Motivated by quantum quenches in spin chains, a one-dimensional toy-model of fermionic particles evolving in imaginary-time from a domain-wall initial state is solved.
The main interest of this toy-model is that it exhibits the arctic circle phenomenon, namely a spatial phase separation between a critically fluctuating region and a frozen region. Large-scale correlations inside the critical region are expressed in terms of correlators in a euclidean two-dimensional massless Dirac field theory. It is observed that this theory is inhomogenous: technique used to solve the toy-model is then extended to deal with the transfer matrices of other models: In all cases, explicit expressions are given for the long-range correlations in the critical region, as well as for the underlying Dirac action.
Although the setup developed here is heavily based on fermionic observables, the results can be translated into the language of height configurations and of the gaussian free field, via bosonization. Correlations close to the phase boundary and the generic appearance of Airy processes in all these models are also briefly revisited in the appendix.
The phenomenon consists in the appearance, in the thermodynamic limit, of a curve that separates two macroscopic domains, one in which the dimers appear to be frozen, meaning that one knows their exact position with a probability that goes quickly to one in the thermodynamic limit, and another domain where the dimers fluctuate. The same phenomenon was observed in other models [ 4 ], in particular in the six-vertex model with domain-wall boundary conditions [ 5 — 8 ], a system that already possessed a long history connected to integrability and to the evaluation of the norm of Bethe states [ 9 — 11 ].
In fact, the phenomenon itself appears to have been known as early asin a different context though: It was also well studied in the early eighties in the context of the physics of crystal growth, see for instance [ 14 ]. Since the late nineties, there has been an intense activity in this area, which lies at the frontier between physics, mathematics and computer science.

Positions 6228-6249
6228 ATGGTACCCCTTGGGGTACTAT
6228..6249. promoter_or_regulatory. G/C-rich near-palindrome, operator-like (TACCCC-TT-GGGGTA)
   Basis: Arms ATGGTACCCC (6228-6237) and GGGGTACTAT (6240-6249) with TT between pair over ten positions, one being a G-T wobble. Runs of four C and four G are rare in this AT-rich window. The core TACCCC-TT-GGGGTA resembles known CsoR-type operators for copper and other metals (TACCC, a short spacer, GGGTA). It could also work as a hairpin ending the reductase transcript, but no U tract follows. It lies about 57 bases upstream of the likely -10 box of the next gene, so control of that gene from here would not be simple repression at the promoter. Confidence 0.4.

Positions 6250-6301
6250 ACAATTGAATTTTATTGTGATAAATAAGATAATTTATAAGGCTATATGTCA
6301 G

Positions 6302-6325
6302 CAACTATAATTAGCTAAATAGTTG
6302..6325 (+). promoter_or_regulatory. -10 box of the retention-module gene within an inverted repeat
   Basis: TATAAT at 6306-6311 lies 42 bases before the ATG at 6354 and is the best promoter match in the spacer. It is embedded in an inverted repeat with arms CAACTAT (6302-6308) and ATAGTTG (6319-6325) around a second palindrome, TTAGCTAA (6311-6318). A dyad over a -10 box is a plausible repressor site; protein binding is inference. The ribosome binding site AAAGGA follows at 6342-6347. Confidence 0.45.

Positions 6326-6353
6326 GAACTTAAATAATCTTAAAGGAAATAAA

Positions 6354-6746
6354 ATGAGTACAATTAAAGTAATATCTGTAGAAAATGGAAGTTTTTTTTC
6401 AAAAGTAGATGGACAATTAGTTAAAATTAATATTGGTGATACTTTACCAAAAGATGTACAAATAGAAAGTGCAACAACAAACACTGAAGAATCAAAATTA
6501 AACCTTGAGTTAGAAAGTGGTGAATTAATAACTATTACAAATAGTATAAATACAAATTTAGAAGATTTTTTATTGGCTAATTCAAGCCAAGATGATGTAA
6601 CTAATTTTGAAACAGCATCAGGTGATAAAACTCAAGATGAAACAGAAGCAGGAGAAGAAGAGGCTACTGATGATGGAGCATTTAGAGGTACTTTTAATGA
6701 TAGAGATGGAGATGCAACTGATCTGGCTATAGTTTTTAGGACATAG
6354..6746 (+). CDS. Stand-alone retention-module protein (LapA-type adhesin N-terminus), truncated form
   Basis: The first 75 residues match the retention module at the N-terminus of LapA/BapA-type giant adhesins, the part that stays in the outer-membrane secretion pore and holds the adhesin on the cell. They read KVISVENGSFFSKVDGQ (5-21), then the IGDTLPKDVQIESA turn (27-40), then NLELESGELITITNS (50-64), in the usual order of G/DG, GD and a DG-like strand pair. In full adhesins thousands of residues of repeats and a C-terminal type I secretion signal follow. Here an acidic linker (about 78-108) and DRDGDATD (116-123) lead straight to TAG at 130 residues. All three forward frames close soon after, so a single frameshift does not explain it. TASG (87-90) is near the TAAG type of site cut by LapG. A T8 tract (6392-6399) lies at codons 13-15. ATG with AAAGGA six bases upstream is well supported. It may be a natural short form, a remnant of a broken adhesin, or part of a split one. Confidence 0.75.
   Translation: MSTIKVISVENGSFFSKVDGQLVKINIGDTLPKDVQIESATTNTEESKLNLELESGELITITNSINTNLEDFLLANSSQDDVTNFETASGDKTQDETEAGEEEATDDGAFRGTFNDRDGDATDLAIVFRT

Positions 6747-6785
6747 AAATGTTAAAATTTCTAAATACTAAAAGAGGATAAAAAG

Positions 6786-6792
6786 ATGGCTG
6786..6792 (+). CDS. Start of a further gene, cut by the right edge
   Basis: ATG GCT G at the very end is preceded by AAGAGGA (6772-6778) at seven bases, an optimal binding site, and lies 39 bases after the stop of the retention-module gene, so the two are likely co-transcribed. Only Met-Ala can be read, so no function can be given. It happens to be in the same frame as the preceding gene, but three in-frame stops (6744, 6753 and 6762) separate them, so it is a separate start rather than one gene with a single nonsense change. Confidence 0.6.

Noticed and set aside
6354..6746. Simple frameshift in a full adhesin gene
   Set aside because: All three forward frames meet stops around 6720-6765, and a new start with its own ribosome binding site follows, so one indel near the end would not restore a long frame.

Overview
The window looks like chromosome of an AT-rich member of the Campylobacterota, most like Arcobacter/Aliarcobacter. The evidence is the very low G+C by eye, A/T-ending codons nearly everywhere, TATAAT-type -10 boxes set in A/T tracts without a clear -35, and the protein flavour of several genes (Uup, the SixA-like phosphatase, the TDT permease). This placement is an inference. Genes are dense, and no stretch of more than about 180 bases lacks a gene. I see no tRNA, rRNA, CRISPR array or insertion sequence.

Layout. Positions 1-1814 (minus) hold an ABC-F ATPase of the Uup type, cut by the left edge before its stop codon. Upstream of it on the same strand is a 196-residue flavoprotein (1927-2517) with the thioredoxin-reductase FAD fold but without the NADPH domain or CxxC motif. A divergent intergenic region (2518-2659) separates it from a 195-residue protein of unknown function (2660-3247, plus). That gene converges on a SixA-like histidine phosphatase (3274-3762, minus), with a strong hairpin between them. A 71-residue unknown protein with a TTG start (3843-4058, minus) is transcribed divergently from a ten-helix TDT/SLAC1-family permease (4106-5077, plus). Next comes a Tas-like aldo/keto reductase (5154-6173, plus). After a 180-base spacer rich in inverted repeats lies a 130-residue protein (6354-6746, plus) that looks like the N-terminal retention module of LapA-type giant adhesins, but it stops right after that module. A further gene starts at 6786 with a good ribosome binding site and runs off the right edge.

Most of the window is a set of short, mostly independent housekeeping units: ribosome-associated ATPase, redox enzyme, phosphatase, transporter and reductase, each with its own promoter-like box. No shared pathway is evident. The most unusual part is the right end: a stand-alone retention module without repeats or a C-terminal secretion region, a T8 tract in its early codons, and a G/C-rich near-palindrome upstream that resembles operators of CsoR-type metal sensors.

Among the many results that were collected are the limiting distribution of dimers around the origin in the thermodynamic limit [ 1617 ], the fluctuations of the boundary described by the Airy process [ 17 ], a general theory for dimer models [ 18 ] and the calculation of "Guillaume vasseur ijl dating" corresponding arctic curves in connection with algebraic geometry [ 19 ], calculations of various correlation functions [ 20 — 22 ], steps towards extension to interacting models [ 5Guillaume vasseur ijl dating23 ] i.
There are also connections with the physics of glassy systems [ 28 ]. Our motivation for revisiting this ancient problem comes from the physics of quantum Guillaume vasseur ijl dating in spin chains, and in particular their description by two-dimensional conformal field theory CFT. The basic idea is the following: In that setup, the initial state of the quantum system becomes a boundary condition in the classical model. Then the game is to chose the quantum system and the initial state such that i the bulk is critical, which is achieved when the Hamiltonian of the spin chain is gapless and ii the boundary condition flows in the RG sense towards a conformal boundary condition see appendix 8.